5 good reasons to keep an up-to-date will

Having an up-to-date will can be vital for you and your loved ones. After all, this legal document sets out how you wish your assets and belongings to be allocated after you pass away. But many millions of UK adults are unlikely to have one, while lots of those who do will never update them.

In reality, having a seriously outdated will can be just as problematic as not having one at all. It may be tempting to tick this task off your to-do list and leave it filed away forever, but estate planning is best viewed as an ongoing activity.

Below, read the most pressing reasons to make a robust will and keep yours up to date.

Allocate your assets how you wish

The primary purpose of your will is to dictate what happens to your assets when you die.

Without a valid will, your estate is subject to the rules of intestacy, which decide who receives what by law. It favours married or civil partners and a few other close relatives, meaning close friends, unmarried partners, carers and relations by marriage all miss out.

A will is invalidated by a later marriage unless it references it, so if you get married after creating one, or simply lose your will altogether, your estate is likely to be distributed by the rules of intestacy instead.

Protect your beneficiaries

Updating your will is especially important if your circumstances and/or wishes change. For example, you might:

  • Welcome children or grandchildren into the world
  • Get married or separated
  • Buy a house or other valuable assets
  • Fall out with or lose a beneficiary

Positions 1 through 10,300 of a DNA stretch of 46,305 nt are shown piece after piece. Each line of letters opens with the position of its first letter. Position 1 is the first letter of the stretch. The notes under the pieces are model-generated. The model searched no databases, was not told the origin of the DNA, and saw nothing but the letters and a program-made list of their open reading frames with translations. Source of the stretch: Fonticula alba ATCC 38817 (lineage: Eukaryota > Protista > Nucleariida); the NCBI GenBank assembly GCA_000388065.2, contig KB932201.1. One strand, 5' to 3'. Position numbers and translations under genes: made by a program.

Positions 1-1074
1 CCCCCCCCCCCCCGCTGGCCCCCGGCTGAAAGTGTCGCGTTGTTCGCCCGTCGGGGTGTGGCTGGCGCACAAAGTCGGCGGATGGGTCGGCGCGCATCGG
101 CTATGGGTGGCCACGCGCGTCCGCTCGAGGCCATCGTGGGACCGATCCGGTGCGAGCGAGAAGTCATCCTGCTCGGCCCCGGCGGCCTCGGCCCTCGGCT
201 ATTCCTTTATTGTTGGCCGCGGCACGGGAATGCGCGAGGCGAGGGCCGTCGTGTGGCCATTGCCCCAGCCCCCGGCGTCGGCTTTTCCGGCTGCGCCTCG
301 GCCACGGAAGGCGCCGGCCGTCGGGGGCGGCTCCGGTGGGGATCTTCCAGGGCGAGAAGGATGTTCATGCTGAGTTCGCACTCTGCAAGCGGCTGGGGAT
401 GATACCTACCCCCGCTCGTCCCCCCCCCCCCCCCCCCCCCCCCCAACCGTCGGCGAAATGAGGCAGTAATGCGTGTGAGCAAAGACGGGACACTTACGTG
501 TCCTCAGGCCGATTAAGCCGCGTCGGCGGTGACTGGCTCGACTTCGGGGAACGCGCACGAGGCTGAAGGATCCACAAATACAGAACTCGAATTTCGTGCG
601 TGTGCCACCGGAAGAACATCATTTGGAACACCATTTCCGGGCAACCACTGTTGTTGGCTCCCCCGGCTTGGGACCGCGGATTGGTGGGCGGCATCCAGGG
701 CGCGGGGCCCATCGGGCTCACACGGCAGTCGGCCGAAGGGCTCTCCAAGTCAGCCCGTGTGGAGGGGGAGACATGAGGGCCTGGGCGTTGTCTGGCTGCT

Including or excluding certain people in an updated will helps protect those who matter to you most.

Avoid family disputes

Disagreements and fallouts over the contents of your will are the last thing you want. Where an outdated will could lead to confusion, a well-drafted document makes it clear where everyone stands, keeping the peace after you pass.

Updating your will also helps keep it fresh in your mind while you are alive. You’ll be less likely to promise certain assets or belongings to the wrong people, for example.

Reduce inheritance tax

Your estate may be subject to inheritance tax, depending on its value. With inheritance tax receipts recently hitting record highs, it’s crucial that you plan for passing on wealth tax efficiently.

Taking advantage of the residence nil-rate band is one option, increasing your tax-free allowance when passing property to children. You may wish to account for this benefit in a newer will.

Account for changes in the law

As proven above, and just like any area of law, the regulations around wills and estates can change over time. Updating your will ensures your estate is distributed according to the most current laws, avoiding any legal pitfalls you may have been unaware of at the time of creation.

Is your will still fit for purpose?

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